A recent survey conducted by Advisen and Zurich found that 92 percent of executives view cyber risk as at least a “moderate threat” to their organizations, but addressing the risk leaves them with a sense of helplessness.

Let’s face it, CISOs struggle to make business stakeholders and IT managers place a high priority on security measures and they certainly have a hard time explaining cyber security business costs and repercussions to C-level executives.  At Think Systems Inc, we have partnered with CISOs enough to recognize the up-hill battle they face to make their companies more secure.

We believe there are 3 essential problems that CISOs face:

  1. CISOs rely too much on their own opinion.  This sounds ridiculous to a security professional who has honed their knowledge and opinions to a truly expert level, but they need to realize that they are often the harbinger of impending doom.  Their opinion alone isn’t enough to change the hearts and minds of executives, especially if the executives have been lucky so far.
  2. CISOs do not know how to quantify cyber risk in terms of ROI or monetary risk to the business.  C-level execs make decisions based on dollars and cents. They have no idea how to interpret or internalize cyber security technical babble, so they may simply ignore it until it is too late.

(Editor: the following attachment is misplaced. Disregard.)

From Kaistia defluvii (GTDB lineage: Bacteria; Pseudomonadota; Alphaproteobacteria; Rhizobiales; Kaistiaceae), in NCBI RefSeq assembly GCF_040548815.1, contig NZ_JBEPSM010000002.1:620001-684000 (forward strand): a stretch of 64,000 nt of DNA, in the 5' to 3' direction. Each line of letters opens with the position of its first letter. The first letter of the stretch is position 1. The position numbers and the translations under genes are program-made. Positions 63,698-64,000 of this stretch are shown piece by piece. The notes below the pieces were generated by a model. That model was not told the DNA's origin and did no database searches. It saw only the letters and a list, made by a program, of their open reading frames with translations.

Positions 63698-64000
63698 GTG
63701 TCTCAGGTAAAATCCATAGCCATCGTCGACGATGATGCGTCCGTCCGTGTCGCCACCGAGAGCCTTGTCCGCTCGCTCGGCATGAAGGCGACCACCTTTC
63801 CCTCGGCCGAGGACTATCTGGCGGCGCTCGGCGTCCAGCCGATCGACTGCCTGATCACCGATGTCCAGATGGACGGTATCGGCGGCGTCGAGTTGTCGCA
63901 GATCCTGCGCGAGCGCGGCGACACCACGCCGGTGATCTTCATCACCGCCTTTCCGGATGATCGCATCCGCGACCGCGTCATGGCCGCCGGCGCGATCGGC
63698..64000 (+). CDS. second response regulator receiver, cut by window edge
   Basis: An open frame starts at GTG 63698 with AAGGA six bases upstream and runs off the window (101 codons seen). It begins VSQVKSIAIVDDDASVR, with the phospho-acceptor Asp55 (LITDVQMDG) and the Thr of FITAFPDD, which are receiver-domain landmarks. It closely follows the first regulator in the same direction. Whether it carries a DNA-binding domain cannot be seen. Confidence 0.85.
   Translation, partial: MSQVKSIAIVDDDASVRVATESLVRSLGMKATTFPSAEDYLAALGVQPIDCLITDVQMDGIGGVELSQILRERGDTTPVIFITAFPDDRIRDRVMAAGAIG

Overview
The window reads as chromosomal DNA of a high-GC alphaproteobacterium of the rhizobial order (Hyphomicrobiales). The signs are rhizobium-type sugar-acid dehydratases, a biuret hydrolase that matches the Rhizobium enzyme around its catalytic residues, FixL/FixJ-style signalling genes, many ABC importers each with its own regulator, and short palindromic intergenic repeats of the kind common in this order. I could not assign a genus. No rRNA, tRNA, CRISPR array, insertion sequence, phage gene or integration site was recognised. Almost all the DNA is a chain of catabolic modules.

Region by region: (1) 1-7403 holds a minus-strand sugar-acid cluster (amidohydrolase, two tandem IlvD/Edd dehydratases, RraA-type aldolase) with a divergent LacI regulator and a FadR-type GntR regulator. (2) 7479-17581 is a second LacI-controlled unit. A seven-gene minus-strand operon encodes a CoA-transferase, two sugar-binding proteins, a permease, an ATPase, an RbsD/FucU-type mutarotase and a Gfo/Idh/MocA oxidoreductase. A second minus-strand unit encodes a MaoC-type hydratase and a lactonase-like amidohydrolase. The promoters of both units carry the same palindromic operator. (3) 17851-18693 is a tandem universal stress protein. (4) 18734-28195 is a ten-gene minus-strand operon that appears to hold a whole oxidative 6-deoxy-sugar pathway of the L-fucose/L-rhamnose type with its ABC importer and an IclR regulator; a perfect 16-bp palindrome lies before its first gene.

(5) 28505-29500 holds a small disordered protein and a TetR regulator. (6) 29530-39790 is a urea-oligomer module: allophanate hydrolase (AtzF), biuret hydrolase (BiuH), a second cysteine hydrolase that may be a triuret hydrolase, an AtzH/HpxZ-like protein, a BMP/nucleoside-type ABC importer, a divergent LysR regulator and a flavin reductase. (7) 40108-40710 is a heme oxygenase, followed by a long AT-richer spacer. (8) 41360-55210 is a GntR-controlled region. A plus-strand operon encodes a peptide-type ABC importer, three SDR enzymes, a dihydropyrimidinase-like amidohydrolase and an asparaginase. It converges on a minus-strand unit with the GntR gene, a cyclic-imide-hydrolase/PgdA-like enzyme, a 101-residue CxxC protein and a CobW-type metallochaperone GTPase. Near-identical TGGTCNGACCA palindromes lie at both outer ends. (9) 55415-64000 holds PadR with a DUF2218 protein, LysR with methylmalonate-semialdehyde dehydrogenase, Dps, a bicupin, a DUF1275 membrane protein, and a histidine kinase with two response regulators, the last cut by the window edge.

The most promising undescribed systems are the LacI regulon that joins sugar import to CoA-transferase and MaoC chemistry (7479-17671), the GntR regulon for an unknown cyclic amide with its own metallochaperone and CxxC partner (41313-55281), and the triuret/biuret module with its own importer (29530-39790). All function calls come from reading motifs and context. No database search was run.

3. CISOs struggle with how to plan mitigation actions in terms that business stakeholders and IT fulfillment teams will accept. It’s a constant battle between doing things to keep the business secure and keeping the business profitable.

We Have Answers:

  1. CISOs should have an opinion, but it must never be the only thing that drives recommendations. They need back-up. They need the ability to tell corporate executives, “Look, this isn’t just my opinion anymore.  This is the risk profile of our company after being subjected to an attack simulation that is current and knows what’s going on out there.” They need a state-of-the-art cyber security threat analysis engine that can run a million attack scenarios from every threat vector imaginable in order to provide evidence that their opinion counts.
  2. C-level executives may not know cyber security, but they do know about Value at Risk (VaR) calculations.  Converting a company’s cyber risk profile to a VaR model that explains the risk of a cyber attack on the business is speaking their language.
  3. Our BKPM Strategic and Tactical Project Managers operate as a Special Forces style unit, that help CISOs develop executable plans to make things happen.  We embed ourselves in the culture of the company and represent the needs of the CISO.  CISOs know what needs to be done, but sometimes find it difficult to engage stakeholders and technical teams to make it happen.  That’s where step-in; that’s where we take control.

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